Chris Elias“Clearing the barriers that keep adolescent girls and young women from reaching their full potential cannot be addressed by one sector alone. Developing smart, multisectoral partnerships will give us the greatest chance to achieve our bold ambitions to improve the lives of adolescent girls and young women around the world.” — Christopher Elias

7. Mobilize robust financing from multiple sources.

The aggregate, new additional cost of the proposed initiative for adolescent girls and young women is approximately $634 million, comprised of the estimated annual cost of $176 million for maternal and newborn health, $144 million for family planning and reproductive health, $22 million for nutrition and nutrition-focused research, and $105 million for vaccination against HPV. It also includes $15 million for data and metrics, $25 million for innovation, and $100 million per year to add additional programs such as education, reward outstanding integrated country plans, and advance operational research, all financed through a results-based approach. Detailed cost analyses for each of these efforts follow this synopsis.

Susan Collins“Promoting the health of women and girls is one of the most effective ways to save lives and protect families in developing countries. If we succeed, it would also lead to more stable societies and improve our own national security, which are goals shared by Republicans and Democrats alike. As we continue to work with the private sector, nonprofits, the faith community, partner countries, and others in implementing this proposal, it is my hope that this bipartisan proposal will be embraced by policymakers on both sides of the aisle.” — Sen. Susan Collins (R-ME)

To be effective, the initiative will need guaranteed resources for at least the duration of the new administration, 2017 through 2021, with the expectation that funding will extend through 2025.

There are different options for phasing this initiative and for bringing adequate resources to bear. The Trump administration, in concert with Congress, will be responsible for determining the most appropriate approach.

Mobilizing resources and covering the additional costs of this initiative rests on four elements.

  • Leverage existing U.S. bilateral investments. The 13 target countries were selected, in part, because they already feature ongoing U.S. investments in family planning, maternal and child survival, immunizations, and nutrition, along with HIV/AIDS, tuberculosis (TB), and/or malaria. A first step is to map how to build on current programs to prioritize outreach to adolescent girls and young women by detailing what programmatic capacities and resources can be tapped, and mapping U.S. country-level investments by program and site. The DREAMS partnership, funded through PEPFAR at an initial level of $385 million, is active in 6 of the 13 target countries, and could contribute to the program goals.17
  • Leverage multilateral agencies, particularly in those areas where we are confident that greater U.S. commitments will bring other donor dollars to the table. At present, all 13 countries remain eligible for support from Gavi.18 As Gavi accelerates access to the HPV vaccine, the United States can contribute to this effort confident that other donors will help to cover the remaining costs.19 TThe World Bank’s Global Financing Facility has considerable potential to incentivize partner countries to invest International Development Association (IDA) resources.20 UN agencies, including UNICEF, UNAIDS, and UNFPA have a major role to play across most of these programmatic areas. The Global Fund, which invests in each of the 13 countries, can potentially further align its investments to more directly and reliably benefit adolescent girls and young women.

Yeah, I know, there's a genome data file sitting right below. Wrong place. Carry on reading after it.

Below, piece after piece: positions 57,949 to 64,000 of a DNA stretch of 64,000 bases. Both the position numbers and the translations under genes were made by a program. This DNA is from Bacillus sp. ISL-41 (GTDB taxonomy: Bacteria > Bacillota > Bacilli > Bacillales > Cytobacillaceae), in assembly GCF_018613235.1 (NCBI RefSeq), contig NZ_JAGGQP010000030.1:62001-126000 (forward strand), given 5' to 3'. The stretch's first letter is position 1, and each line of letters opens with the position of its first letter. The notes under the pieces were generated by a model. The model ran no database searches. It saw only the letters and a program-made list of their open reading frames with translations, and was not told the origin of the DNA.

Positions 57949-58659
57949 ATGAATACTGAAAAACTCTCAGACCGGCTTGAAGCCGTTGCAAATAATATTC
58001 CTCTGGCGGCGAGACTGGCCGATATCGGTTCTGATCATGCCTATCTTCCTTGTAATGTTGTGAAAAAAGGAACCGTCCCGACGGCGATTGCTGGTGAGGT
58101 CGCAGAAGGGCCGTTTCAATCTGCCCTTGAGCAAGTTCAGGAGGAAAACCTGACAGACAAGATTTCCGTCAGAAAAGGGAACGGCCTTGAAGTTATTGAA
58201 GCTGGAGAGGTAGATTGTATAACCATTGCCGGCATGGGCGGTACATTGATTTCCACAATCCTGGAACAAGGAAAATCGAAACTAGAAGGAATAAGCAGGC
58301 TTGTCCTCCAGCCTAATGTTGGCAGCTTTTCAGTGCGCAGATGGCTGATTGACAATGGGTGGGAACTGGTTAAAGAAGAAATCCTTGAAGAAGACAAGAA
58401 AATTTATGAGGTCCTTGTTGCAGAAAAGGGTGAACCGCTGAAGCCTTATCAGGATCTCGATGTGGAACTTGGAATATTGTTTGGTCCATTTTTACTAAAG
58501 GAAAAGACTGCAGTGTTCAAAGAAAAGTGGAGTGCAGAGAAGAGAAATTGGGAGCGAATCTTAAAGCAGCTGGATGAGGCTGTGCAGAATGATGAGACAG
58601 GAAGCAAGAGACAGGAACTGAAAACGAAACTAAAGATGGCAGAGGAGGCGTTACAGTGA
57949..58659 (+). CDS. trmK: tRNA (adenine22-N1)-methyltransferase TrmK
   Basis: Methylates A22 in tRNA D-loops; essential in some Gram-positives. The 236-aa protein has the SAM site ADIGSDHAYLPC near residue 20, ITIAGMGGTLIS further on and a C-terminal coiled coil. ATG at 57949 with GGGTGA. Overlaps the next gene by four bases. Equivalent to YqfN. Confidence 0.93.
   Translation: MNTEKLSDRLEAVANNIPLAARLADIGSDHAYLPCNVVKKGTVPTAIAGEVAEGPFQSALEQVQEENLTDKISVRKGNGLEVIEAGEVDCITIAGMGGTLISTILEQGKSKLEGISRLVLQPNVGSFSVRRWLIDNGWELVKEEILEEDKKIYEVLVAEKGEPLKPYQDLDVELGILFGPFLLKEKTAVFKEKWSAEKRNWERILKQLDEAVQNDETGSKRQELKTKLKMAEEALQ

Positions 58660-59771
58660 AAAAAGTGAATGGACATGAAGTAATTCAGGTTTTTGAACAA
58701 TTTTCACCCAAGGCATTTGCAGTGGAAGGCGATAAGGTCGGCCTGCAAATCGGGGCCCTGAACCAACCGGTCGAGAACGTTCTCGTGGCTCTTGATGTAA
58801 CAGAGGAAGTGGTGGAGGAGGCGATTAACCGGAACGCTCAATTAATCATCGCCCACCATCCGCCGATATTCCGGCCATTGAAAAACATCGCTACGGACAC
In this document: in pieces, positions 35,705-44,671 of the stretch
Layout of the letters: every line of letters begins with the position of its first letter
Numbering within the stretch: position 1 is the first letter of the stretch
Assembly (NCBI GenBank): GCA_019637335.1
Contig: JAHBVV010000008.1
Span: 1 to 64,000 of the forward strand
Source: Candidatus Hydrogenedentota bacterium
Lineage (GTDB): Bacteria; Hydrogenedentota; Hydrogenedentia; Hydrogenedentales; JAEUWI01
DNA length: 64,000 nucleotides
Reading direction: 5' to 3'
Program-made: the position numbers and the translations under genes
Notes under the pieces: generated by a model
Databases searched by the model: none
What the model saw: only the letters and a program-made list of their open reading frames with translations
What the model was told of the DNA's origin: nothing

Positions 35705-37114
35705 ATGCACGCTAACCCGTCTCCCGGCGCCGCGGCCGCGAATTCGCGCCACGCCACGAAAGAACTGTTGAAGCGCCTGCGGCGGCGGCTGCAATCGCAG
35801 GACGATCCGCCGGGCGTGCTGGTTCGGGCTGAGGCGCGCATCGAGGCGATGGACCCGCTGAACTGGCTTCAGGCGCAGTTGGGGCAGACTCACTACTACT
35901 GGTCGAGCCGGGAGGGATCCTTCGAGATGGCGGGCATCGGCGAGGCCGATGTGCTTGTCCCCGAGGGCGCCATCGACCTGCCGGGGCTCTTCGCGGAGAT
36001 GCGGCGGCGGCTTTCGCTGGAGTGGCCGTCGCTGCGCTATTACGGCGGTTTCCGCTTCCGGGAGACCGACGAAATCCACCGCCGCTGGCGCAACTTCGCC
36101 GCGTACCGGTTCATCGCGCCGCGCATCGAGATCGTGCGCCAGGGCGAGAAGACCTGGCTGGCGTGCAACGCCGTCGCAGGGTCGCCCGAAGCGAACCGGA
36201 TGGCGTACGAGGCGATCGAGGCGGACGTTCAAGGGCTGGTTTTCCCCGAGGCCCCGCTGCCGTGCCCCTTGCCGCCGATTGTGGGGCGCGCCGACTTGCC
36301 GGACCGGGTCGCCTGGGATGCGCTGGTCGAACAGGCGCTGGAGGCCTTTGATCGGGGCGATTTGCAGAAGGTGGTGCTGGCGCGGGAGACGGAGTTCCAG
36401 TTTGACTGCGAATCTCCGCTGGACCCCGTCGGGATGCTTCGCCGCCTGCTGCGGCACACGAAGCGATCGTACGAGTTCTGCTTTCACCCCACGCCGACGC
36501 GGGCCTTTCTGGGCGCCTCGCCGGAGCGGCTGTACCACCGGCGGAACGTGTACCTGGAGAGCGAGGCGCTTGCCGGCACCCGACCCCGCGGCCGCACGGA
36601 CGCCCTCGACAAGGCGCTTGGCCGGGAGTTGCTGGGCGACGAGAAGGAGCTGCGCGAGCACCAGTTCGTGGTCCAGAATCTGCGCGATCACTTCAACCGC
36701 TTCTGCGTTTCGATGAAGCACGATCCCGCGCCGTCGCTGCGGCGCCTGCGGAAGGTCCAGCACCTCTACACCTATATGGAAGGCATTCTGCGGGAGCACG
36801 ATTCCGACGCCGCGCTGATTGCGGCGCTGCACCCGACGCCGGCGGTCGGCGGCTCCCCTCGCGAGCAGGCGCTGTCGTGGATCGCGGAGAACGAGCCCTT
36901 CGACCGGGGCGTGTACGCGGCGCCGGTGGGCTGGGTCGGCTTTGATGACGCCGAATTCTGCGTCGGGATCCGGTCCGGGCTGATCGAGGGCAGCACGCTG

• Leverage industry and foundation partners. There are considerable opportunities to bring to scale select public-private partnerships— DREAMS; Pink Ribbon Red Ribbon; Saving Mothers, Giving Life—that are already hard at work in many of the activities recommended by the Task Force.
  • Increase U.S. bilateral investments across all four programmatic areas (maternal and child health, family planning and reproductive health, nutrition, and immunizations). This will require careful sustained consultations with Congress, in the context of the overall changes the Trump administration will seek in the federal budget and within the constraints of the Budget Control Act.

U.S. Investments in 13 Target Countries
 

Michael Gerson“Confronting the challenges of adolescent girls and young women would leverage large gains in nearly every other field of health and economic development. It is impossible, for example, to take the next vital steps in HIV/AIDS prevention without empowering adolescent girls—helping them find more knowledge, skills, and influence over their own lives and futures. This has been, and should be, an entirely bipartisan matter. The Task Force report not only describes an urgent need, it provides a rigorous, detailed, costed-out policy framework to address that need. If the Trump administration pursues this type of initiative, it will find strong support across the ideological spectrum, including from critics on other matters. And such an initiative could unite members of Congress in an important shared mission at a time when unity of national purpose is all too rare. The implementation of these proposals would save the lives of countless mothers and newborns, reduce the risk of cervical cancer, and prevent many abortions. For myself, I regard this as a pro-life cause.” — Michael Gerson